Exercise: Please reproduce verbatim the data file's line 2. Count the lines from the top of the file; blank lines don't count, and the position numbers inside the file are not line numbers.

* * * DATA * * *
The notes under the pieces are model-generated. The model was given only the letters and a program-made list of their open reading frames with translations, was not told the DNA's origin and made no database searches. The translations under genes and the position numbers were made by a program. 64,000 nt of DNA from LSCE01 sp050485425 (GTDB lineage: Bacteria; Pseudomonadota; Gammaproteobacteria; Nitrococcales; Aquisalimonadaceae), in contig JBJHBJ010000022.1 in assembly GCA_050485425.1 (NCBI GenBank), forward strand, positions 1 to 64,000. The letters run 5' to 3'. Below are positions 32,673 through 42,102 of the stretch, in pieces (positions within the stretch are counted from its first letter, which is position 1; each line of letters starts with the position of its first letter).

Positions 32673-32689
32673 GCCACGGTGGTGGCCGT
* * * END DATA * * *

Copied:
Positions 32673-32689